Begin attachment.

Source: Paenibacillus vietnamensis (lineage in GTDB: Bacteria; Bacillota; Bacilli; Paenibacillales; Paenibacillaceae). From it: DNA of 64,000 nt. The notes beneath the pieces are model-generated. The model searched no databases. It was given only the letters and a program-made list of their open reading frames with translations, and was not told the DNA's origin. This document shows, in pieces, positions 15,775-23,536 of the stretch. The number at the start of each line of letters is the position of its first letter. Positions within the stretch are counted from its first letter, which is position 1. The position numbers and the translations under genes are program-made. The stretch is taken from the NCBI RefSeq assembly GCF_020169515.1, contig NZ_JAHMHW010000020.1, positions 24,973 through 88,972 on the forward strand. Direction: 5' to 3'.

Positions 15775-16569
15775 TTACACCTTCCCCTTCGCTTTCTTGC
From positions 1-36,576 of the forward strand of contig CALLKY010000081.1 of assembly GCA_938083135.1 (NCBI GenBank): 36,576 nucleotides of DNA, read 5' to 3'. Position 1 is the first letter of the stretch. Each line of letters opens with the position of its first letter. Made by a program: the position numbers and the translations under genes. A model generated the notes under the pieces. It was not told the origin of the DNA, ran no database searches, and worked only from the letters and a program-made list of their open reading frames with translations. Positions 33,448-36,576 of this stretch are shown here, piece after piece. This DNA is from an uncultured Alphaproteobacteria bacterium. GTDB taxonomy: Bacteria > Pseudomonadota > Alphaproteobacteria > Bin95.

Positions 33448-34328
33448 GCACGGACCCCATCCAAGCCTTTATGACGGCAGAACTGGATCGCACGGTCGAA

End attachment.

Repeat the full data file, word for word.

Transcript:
Source: Paenibacillus vietnamensis (lineage in GTDB: Bacteria; Bacillota; Bacilli; Paenibacillales; Paenibacillaceae). From it: DNA of 64,000 nt. The notes beneath the pieces are model-generated. The model searched no databases. It was given only the letters and a program-made list of their open reading frames with translations, and was not told the DNA's origin. This document shows, in pieces, positions 15,775-23,536 of the stretch. The number at the start of each line of letters is the position of its first letter. Positions within the stretch are counted from its first letter, which is position 1. The position numbers and the translations under genes are program-made. The stretch is taken from the NCBI RefSeq assembly GCF_020169515.1, contig NZ_JAHMHW010000020.1, positions 24,973 through 88,972 on the forward strand. Direction: 5' to 3'.

Positions 15775-16569
15775 TTACACCTTCCCCTTCGCTTTCTTGC
From positions 1-36,576 of the forward strand of contig CALLKY010000081.1 of assembly GCA_938083135.1 (NCBI GenBank): 36,576 nucleotides of DNA, read 5' to 3'. Position 1 is the first letter of the stretch. Each line of letters opens with the position of its first letter. Made by a program: the position numbers and the translations under genes. A model generated the notes under the pieces. It was not told the origin of the DNA, ran no database searches, and worked only from the letters and a program-made list of their open reading frames with translations. Positions 33,448-36,576 of this stretch are shown here, piece after piece. This DNA is from an uncultured Alphaproteobacteria bacterium. GTDB taxonomy: Bacteria > Pseudomonadota > Alphaproteobacteria > Bin95.

Positions 33448-34328
33448 GCACGGACCCCATCCAAGCCTTTATGACGGCAGAACTGGATCGCACGGTCGAA